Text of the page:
Three people, who were in close contact with a man who died of Congo fever on Wednesday, have been admitted to the Windhoek Central Hospital, and are being kept in isolation.
The 63-year-old man, whose name could not be disclosed due to confidentiality issues, was admitted on 7 August after he was transferred from a private hospital where he had been admitted on 4 August.
Acting health permanent secretary Bertha Katjivena confirmed the death, saying the deceased had first complained of a headache, chills, body aches, nausea and vomiting.
She said the man had travelled from the Uukwandongo village in the Okahao district of the Omusati region to Windhoek for an event on 1 August.
"He had a history of a tick bite about a week and a half prior, but travelled to Windhoek for the event," Katjivena said.
She added that the reason why they could not act promptly was that "after he was transferred to the Windhoek Central Hospital, blood samples were sent to South Africa for testing".
Investigations are now underway, also involving the agriculture ministry through its veterinary services.
"The investigation will be done in the district where the deceased came from in the Omusati region. An active case search is ongoing, and the people at the village are being closely monitored. All individuals who came into contact with the deceased are being monitored on a daily basis," Katjivena stated.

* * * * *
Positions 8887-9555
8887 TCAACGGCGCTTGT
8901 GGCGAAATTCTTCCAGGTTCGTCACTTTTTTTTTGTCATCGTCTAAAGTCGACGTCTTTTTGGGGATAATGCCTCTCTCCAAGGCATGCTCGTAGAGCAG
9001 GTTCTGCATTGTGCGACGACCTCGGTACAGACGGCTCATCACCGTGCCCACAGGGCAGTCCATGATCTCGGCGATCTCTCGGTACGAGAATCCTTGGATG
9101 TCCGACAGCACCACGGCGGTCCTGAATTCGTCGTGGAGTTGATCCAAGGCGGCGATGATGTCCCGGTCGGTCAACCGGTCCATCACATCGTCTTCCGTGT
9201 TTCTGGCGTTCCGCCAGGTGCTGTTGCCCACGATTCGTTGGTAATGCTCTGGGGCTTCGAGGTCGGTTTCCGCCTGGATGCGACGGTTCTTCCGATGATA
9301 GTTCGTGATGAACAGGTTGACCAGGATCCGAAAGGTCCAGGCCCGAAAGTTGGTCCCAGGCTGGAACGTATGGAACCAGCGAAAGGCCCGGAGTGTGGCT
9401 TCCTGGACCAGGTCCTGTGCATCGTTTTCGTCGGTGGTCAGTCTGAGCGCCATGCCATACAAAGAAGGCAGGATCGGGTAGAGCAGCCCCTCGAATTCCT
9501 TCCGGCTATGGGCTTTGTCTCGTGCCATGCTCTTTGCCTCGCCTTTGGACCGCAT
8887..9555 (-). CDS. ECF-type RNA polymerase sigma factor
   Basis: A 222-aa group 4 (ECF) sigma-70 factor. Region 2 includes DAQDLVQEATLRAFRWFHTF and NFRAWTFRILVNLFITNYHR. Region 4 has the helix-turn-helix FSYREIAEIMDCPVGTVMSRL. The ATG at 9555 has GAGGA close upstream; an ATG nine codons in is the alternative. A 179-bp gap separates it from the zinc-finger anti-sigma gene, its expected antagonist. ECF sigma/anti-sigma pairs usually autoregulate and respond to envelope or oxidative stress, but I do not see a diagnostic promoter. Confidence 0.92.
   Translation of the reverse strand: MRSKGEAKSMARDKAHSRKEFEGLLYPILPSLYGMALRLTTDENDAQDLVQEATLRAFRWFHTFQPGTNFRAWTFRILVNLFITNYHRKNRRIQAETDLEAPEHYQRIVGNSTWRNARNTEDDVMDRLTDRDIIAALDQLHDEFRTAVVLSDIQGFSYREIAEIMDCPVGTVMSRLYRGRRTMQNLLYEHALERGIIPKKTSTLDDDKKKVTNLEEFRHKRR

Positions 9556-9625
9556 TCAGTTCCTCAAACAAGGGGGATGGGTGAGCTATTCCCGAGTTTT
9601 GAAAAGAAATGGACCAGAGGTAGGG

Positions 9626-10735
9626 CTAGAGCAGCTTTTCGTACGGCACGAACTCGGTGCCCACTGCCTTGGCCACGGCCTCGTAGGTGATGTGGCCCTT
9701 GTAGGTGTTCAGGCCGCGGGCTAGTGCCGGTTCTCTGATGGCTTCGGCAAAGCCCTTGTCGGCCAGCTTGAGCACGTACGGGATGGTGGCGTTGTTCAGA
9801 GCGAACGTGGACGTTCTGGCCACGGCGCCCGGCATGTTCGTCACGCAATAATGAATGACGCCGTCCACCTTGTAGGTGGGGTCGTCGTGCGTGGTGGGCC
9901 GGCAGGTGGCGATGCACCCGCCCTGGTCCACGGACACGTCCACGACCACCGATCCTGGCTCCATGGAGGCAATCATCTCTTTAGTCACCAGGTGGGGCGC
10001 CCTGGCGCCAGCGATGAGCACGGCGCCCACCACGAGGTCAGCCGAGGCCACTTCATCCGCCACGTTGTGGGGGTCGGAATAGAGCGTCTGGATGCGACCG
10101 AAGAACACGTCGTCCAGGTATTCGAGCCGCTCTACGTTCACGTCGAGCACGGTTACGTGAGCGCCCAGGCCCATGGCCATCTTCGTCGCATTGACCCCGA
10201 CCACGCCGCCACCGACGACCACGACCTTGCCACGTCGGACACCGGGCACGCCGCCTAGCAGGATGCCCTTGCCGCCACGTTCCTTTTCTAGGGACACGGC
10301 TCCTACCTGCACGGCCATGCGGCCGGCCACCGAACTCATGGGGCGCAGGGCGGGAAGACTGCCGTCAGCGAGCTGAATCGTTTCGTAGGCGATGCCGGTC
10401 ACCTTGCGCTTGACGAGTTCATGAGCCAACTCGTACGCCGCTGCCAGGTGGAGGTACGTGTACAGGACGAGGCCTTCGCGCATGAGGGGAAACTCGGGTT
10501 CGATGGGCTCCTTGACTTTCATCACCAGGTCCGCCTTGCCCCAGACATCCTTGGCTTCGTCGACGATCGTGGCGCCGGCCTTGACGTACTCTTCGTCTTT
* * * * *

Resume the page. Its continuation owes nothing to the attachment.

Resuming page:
This is the third case of the fever reported in Namibia this year.
In February, a Gobabis farmworker (26) also died from Congo fever at the Gobabis District Hospital.
The unidentified man died two days later after being admitted to hospital after he vomited blood. He was treated for fever, diarrhoea and coughing a few days before his hospitalisation after being bitten by a tick.
Following the man's death, a second case of Congo fever was also reported in the Omaheke region, when a 19-year-old male from the Okongoua village was also bitten by a tick. The teenager survived after spending days in isolation.
A person with Crimean Congo haemorrhagic fever can have:
Sudden on-set of high fever, headache, back pain, joint pain, abdominal pain, dizziness (feeling like you are losing your balance and about to fall), neck pain and stiffness, bleeding, bruising, or a rash.
The sick person would have been in contact with a person who has similar symptoms or animals infested with ticks, or would have had a tick bite.
The person may also have nausea, vomiting, a sore throat and mood swings.